Re: Re: Re: Re: Re: Re: Re: It isn't a legal issue.

                  I was going to ignore your troll, but something caught my eye:

                  I say "nobody gave it to me, I went to get it myself".

                  No, actually, someone offers it up on whatever method you use (Kazaa, bittorrent, usenet, etc) in much the same fashion as a GIFT. They are giving it away for free. Then someone else accepts that gift, and may in return offer it up for others.

                  Far up the chain, chances are someone BOUGHT that CD and ripped it to their computer, and then gave it away.

                  So, to sum it up: Someone buys a CD and rips it, and then gives away a copy. Someone else gives away a copy of a copy. Etc, etc.

                  So, when does theft come in, exactly? I'm waiting to be enlightened.

                   

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                    Anonymous Coward, Aug 1st, 2009 @ 2:11pm

                    Re: Re: Re: Re: Re: Re: Re: Re: It isn't a legal issue.

                    Think of torrents as a digital version of making a copy of a CD. WOudl you feel any different if the original person bought the CD, made 1000 copies of it, and gave them away in front of a music store in the local shopping center?

                    It isn't really any different. If you can't find the stealing going on there, then your mamma didn't raise you right.

                     

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      Anonymous Coward, Jul 31st, 2009 @ 6:32pm

      Re: It isn't a legal issue.

      "The facts are very, very simple."

      If they're very, very simple, then why did you get them very, very wrong?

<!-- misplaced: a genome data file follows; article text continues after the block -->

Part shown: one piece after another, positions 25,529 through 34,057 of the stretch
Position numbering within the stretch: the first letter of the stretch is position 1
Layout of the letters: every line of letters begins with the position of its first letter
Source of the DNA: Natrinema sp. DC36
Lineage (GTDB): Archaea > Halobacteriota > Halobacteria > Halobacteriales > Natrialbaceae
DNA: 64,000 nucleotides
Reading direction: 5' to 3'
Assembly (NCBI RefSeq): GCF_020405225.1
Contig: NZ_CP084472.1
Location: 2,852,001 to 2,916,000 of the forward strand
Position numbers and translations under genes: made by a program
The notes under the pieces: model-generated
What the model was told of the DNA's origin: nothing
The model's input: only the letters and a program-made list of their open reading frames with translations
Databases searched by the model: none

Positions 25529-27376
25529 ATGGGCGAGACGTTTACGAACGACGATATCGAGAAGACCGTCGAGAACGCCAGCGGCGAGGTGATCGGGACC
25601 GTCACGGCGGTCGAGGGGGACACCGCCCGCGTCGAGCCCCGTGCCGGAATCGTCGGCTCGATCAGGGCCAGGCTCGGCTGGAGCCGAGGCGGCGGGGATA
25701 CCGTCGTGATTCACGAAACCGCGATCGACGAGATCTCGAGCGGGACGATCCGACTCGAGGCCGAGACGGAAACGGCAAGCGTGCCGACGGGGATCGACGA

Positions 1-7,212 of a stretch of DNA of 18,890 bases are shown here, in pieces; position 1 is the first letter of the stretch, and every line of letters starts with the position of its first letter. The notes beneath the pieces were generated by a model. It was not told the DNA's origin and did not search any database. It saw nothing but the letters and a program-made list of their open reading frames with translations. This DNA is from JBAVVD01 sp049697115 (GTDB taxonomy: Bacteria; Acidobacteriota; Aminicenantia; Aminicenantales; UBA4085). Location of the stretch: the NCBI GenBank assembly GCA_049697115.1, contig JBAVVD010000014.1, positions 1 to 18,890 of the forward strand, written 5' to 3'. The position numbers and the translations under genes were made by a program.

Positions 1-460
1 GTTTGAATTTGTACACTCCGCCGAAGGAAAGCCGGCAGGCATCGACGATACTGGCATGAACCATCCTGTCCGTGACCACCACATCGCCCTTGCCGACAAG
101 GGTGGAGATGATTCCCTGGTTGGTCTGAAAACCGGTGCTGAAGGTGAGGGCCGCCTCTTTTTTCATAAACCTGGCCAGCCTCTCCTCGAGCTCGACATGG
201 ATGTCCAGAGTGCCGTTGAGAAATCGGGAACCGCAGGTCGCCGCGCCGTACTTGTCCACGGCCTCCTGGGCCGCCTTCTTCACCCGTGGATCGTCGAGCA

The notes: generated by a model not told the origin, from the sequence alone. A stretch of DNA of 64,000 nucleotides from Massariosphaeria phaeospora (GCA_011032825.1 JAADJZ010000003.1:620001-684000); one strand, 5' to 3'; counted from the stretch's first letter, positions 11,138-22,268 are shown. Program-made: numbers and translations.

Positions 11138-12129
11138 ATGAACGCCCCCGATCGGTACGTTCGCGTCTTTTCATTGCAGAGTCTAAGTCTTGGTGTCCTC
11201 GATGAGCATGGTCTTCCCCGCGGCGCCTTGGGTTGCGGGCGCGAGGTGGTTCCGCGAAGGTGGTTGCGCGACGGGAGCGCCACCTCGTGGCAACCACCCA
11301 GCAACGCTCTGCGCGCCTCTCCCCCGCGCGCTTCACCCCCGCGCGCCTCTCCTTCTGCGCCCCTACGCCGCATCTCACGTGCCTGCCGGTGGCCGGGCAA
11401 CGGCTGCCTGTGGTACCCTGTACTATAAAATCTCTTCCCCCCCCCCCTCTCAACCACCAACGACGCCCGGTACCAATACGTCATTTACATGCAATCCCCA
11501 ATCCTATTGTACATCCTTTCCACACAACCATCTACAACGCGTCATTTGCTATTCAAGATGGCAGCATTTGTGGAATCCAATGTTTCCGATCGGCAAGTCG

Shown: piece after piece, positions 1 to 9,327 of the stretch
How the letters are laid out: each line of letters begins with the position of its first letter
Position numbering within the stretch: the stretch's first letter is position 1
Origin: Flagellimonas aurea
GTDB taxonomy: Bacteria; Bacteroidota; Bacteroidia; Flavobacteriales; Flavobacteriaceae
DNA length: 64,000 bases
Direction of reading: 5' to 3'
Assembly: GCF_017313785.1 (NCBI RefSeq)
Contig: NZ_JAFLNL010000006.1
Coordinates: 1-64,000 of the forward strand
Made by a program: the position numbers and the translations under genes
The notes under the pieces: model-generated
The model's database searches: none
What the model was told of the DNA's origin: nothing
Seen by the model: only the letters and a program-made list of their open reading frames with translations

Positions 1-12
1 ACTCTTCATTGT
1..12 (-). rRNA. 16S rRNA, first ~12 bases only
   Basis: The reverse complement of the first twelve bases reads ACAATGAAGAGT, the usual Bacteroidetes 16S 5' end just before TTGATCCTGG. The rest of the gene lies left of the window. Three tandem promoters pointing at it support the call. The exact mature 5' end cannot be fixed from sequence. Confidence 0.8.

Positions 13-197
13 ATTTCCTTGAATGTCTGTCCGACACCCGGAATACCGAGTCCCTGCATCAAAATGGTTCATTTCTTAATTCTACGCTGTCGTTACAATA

If only stupidity was illegal...

       

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      anonym00se, Jul 31st, 2009 @ 11:18pm

      Re: It isn't a legal issue.

      I have to agree that stealing music is inappropriate, but the money being awarded are just plain destructive. The politician have handed copyright owners a weapon of mass destruction. I'd like to point out that a bankruptcy is not a walk in the park.

      I would prefer to see violators such as this student receive a small punitive fine, have the computer hardware confiscated, and a good chunk of community service. This way he would face some consequences, and the RIAA would get some justice.

      I personally believe that business and copyright holders have gotten the best of our Congress. I have no problem with rewarding creativity and ingenuity, but when copyright crimes are prosecuted this harshly, something is wrong.

       

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        Anonymous Coward, Aug 1st, 2009 @ 6:21am

        Re: Re: It isn't a legal issue.

        It's a civil suit. It's not meant to punish the wicked, it's meant to repay damages suffered. Please don't confuse the two.

         

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          Anonymous Coward, Aug 2nd, 2009 @ 11:39pm

          Re: Re: Re: It isn't a legal issue.

          Nonsense; if that were the case then the damages suffered would have to be substantiated in order for the judgement to make any sense. That is not the case. These judgements are meant to be absurdly high as a potential motivation for others not to infringe copyrighted materials. The amount of damage done to the industry must consider whether anyone who downloaded files from this student would have, or even could have, purchased the files they downloaded. That is not being addressed here.

           

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      Thinker, Aug 1st, 2009 @ 8:30am

      Re: It isn't a legal issue.

      I am sure you have heard it a thousand times before. I am sure telling you now will not change anything you write in the future. Nothing was stolen. It was a copyright violation. I know the little trailer at the beginning of your DVD would like you to believe it is stealing, just like stealing a car, but it isn't.

       

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        Thinker Supporter, Aug 8th, 2009 @ 2:09am

        Re: Re: It isn't a legal issue.